Commentary

We Must Use Our ‘Charisma Superpowers’ To Go Do Good For New Brunswick

Erin Flood and Stewart Hillhouse, co-founders of GoDo. Image: submitted.

There’s no question that our province has reached a state of desperation. As Don Mills, someone who has spent the last 40 years building a business based on listening recently pointed out, “The numbers speak for themselves. We’re falling further and further behind the rest of the country every year.”

Now more than ever, New Brunswick needs new and innovative approaches to bring our population back to its feet. Many see the pitfalls we are facing, such as declining population, sinking economy, and rising healthcare costs as the dark and gloomy reality from which they see no escape. However, at GoDo, we have chosen to flip this doom and gloom story into possibilities and opportunity, and so should you.

We spent the last week at the Elevate Tech Fest in Toronto, and while our brains are filled to the brim with new knowledge about how the world around us is seemingly thriving in contrast to our home province, the time in the big smoke has, more importantly, opened our eyes to how we might bring this prosperity home.

During our visit to Alphabet’s Sidewalk Labs, a gentleman we had just met asked us this question:

“What does New Brunswick  have in abundance?”

We responded, “Trees? Water? Government?”

He laughed. “Character. You have character and that is a skill that is hard to come by in a big city centre like Toronto. Imagine what you could take from this trip to solve big problems in New Brunswick, and use that charisma superpower to do so.”

Here was a man who we had only just met and who had learned about our company for 10 minutes, telling us that New Brunswick is rich with opportunity if we’d only make use of it.

So let’s get to work.

Growing up, my dream company was IDEO, and this continues to ring true, louder than ever today.  However, I hadn’t quite figured out how we could build our company in a way that modelled IDEO’s philosophy and work. Their work is creative, diverse, and always holds the promise of creating social impact for our world.  We’ve realized a few things during this trip that have helped us think differently about our business and the world.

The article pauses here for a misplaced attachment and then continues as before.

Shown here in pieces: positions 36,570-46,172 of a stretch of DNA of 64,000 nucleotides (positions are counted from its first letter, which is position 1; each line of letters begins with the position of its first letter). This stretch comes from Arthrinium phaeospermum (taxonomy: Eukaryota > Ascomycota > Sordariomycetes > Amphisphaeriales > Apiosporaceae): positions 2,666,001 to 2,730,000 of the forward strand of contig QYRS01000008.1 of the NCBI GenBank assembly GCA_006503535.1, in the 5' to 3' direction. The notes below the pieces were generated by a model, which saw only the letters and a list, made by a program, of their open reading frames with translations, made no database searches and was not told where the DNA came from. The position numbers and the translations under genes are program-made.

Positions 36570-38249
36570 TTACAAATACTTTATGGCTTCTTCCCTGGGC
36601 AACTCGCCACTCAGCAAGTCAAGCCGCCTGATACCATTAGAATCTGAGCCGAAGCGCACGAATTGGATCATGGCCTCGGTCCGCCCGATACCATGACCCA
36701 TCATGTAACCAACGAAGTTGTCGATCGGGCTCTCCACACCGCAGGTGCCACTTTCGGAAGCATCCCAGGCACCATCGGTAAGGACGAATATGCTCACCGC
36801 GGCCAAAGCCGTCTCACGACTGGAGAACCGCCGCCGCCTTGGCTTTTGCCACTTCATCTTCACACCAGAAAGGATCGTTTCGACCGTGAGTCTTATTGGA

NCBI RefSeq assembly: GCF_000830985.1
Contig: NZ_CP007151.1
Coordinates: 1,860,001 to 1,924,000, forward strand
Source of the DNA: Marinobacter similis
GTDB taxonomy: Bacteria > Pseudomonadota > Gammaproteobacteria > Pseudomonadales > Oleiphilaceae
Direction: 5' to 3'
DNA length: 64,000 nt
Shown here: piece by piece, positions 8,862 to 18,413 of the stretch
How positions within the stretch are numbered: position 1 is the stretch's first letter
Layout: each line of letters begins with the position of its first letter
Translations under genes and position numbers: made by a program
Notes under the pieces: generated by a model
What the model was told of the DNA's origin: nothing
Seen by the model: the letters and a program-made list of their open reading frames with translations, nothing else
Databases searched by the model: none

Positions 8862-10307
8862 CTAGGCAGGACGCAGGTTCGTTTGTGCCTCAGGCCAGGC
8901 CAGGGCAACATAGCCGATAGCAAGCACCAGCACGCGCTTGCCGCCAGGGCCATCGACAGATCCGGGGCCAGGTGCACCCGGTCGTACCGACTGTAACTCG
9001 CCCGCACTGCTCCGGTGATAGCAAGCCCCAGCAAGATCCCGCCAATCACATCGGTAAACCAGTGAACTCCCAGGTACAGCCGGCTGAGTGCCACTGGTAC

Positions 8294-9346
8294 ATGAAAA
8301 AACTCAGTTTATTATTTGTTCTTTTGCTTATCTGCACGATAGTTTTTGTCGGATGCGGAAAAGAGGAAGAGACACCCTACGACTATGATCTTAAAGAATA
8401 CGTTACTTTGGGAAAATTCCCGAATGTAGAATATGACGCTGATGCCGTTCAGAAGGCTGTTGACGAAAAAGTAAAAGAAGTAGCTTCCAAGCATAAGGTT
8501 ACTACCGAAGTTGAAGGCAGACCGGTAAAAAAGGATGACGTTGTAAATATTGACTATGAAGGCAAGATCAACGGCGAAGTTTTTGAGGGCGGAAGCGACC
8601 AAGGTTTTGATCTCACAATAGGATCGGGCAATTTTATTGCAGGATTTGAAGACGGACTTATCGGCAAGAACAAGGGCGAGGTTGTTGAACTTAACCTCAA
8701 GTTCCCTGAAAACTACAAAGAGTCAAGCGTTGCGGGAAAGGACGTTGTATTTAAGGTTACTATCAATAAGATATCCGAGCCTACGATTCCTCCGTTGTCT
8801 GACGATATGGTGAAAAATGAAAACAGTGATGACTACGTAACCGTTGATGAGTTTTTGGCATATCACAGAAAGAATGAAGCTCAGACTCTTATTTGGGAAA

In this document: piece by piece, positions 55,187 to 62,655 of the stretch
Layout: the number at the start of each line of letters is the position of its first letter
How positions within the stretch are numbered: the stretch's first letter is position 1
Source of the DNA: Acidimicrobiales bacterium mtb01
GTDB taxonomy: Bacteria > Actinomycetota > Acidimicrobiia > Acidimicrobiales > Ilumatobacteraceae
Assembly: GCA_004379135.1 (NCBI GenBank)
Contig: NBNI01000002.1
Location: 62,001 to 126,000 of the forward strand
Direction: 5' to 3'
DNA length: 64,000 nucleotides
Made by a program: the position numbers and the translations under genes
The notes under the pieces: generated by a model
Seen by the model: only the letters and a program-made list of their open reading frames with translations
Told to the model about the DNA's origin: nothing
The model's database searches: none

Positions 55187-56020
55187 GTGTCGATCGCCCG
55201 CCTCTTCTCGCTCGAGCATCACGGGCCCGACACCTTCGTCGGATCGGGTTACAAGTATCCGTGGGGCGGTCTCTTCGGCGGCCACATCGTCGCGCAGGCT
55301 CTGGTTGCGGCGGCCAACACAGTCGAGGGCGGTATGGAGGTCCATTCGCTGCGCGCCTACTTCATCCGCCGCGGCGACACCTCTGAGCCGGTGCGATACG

Entrepreneurs are their own worst enemies and hold the rare skill of complicating things for themselves.

Here’s the thing, technology is moving at speeds we’ve never witnessed before. It’s fascinating, it’s scary and it’s overwhelming all at once. But what I’ve noticed so many times with entrepreneurs is that even though a myriad of technologies exist alongside us, we still choose to create companies from scratch, writing off any help at the risk that we won’t be creating something brand new.

We don’t need brand new and shiny, we need innovation that considers how you might pull together two seemingly unrelated concepts and from that, solve a new problem. Eric Schmidt, former CEO of Google, sat on stage in Toronto in disbelief as he wondered aloud why there weren’t more people using Google’s free services, like TensorFlow.

“We built it for YOU to use for FREE, so that you could save yourself the trouble and solve the problem faster.”

Recommended read: Steal like an artist, Austin Kleon

We’ve come to believe our own narrative: NB

Have you ever heard the idea that “you are a product of your environment”? It has been an easy scapegoat for why we are the way we are. What if there was another way of thinking about where we find ourselves. What if instead of being a product, we are a reaction to our environment.

We believe that there are two ways of thinking about it:

You can react to your situation and its problems, or you can interact with your environment and its possibilities.

The ongoing economic environment has seemingly shaped the narrative for many New Brunswickers, and as a result, many of them have left, in search of a new environment and a new narrative. We are perpetually driving the negative storyline, so much so, that it seems we’ve permanently convinced ourselves of it.

So, what is there to learn here? That N.B. should start a new industry around writing a scary novel series? Not quite. As with any great author, we have control over this narrative, and as we’ve seen with our current situation, we have the ability to change that narrative to the point that we believe it. Let’s do that.

Everyone seems to want their own sandbox, but what fun is that?